Market bounces well of lows in volatile day

Market bounces well of lows in volatile day

Stock markets extended losses on Friday after technology stocks plunged the day before, overshadowing generally positive news about job numbers in the US and Canada.

The bank index helped offset tech's woes, with Spanish banks Bankia and Caixabank both marking double-digit gains earlier in the session after they said they were considering a merger to create the biggest lender in Spain.

The worst of Friday's selloff appeared to stem from concern that the recent run-up in tech shares wasn't tied to broad investor sentiment, but instead was driven by outsize options trades from one firm.

That said, the market felt due for a breather, investors said.

On Wednesday, the Dow surged 454.84 points, or 1.6%, ending at 29,100.50, or 1.5% away from its February 12 closing high of 29,551.42. Even with this week's pullback, technology is up 27% this year, well ahead of the S&P 500's 10 other sectors. Amazon lost 4.6% and Facebook gave back 3.8%. Investors who got scared and yanked a collective $326 billion out of mutual funds and exchange-traded funds didn't get to enjoy the major gains seen by those who stayed in the market.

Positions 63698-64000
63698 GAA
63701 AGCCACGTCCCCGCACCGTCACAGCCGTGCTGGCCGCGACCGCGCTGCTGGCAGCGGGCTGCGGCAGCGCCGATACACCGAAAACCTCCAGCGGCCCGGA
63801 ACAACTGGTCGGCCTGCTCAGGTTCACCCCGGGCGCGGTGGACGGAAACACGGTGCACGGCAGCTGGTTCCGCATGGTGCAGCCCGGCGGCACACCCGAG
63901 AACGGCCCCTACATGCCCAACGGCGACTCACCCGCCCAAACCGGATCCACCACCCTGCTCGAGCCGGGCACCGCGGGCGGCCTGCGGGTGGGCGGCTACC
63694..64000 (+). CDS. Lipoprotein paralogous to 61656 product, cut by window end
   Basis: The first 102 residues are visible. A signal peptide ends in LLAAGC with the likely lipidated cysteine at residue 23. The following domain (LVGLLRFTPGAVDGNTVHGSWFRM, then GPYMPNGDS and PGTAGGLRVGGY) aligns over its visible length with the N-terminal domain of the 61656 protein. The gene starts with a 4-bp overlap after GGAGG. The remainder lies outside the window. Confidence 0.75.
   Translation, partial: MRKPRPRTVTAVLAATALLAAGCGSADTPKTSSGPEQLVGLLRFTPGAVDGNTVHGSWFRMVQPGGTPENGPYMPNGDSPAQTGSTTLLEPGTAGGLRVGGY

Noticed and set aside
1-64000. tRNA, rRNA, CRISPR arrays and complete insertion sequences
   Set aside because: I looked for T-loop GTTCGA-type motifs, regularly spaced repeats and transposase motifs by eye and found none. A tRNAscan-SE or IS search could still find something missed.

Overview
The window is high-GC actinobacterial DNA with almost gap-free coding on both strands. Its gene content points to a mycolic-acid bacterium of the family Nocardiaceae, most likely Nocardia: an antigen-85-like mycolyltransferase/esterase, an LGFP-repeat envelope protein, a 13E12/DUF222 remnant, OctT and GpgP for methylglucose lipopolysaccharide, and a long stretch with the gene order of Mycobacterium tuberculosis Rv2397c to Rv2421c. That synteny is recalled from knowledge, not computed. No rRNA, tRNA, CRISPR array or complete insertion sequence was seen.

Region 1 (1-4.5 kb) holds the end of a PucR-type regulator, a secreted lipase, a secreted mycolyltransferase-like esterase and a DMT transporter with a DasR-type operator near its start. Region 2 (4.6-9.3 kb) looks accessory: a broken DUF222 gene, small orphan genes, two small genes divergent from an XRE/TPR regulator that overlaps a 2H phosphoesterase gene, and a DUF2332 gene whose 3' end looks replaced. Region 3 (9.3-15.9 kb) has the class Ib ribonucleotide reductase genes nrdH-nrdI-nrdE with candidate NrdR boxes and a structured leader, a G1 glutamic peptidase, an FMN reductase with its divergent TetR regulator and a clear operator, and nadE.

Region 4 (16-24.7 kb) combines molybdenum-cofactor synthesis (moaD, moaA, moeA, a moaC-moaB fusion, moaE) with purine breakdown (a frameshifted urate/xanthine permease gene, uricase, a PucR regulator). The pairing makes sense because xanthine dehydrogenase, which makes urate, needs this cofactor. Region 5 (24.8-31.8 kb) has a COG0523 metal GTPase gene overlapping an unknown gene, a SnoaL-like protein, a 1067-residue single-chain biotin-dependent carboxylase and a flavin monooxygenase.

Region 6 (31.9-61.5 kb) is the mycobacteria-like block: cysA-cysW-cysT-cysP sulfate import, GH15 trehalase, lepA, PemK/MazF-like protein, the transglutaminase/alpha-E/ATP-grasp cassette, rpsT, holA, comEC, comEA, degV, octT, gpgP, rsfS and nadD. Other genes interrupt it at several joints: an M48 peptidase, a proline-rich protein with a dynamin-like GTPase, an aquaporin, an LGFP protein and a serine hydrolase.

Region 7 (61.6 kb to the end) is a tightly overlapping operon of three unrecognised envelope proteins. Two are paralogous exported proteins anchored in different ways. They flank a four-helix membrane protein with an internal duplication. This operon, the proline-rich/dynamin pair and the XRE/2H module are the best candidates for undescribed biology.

Even with Thursday's losses, Apple is still up 64.7% for the year, and Amazon is up 82.3%.

The share price for video conferencing app Zoom has gone up 460 per cent this year.

"There's really very little to justify [these stocks' upward move] other than euphoria", said Mark Hackett, chief of investment research at Nationwide.

The data adds pressure on the White House and Congress to restart stalled negotiations over the next coronavirus relief package to lift the economy out of the worst recession since the Great Depression. Back in March, the market plummeted as the coronavirus spread across the world, but stocks went on erase those losses soon after. Even with Thursday's losses, Apple is still up almost 65 percent for the year, Amazon shares are up over 80 percent, while Tesla stock has gained around 400 percent. The Federal Reserve is willing to let the United States economy run hot which is supportive overall of equities, while the "new normal" ensures the world remains reliant on Big Tech even as the pandemic rages on in major economies. The better-than-expected jobs report released in the morning contributed to the buying.

Traders are seeking to find an appropriate valuation for tech stocks and gauge the health of the USA economy as the coronavirus pandemic rages on after having killed more than 180,000 Americans. Tens of millions of Americans remain unemployed however, as seen by this week's unemployment benefits numbers.

Analysts said that could be a warning sign the job market is cooling after some USA states reimposed anti-virus controls and the expiration of supplemental unemployment benefits cut into consumer spending.

Recently, the VIX and S&P 500 index broke their historical pattern of moving in opposite directions by moving higher together, alarming some investors.

Shortly after 1500 GMT, the tech-rich Nasdaq Composite Index was down 3.7 per cent at 11,037.95, after earlier dropping 5 per cent. Nvidia, Qorvo and Advanced Micro Devices fell 8% or more.

The S&P 500 lost 125.78 points lower, down 3.5%, at 3,455.06.

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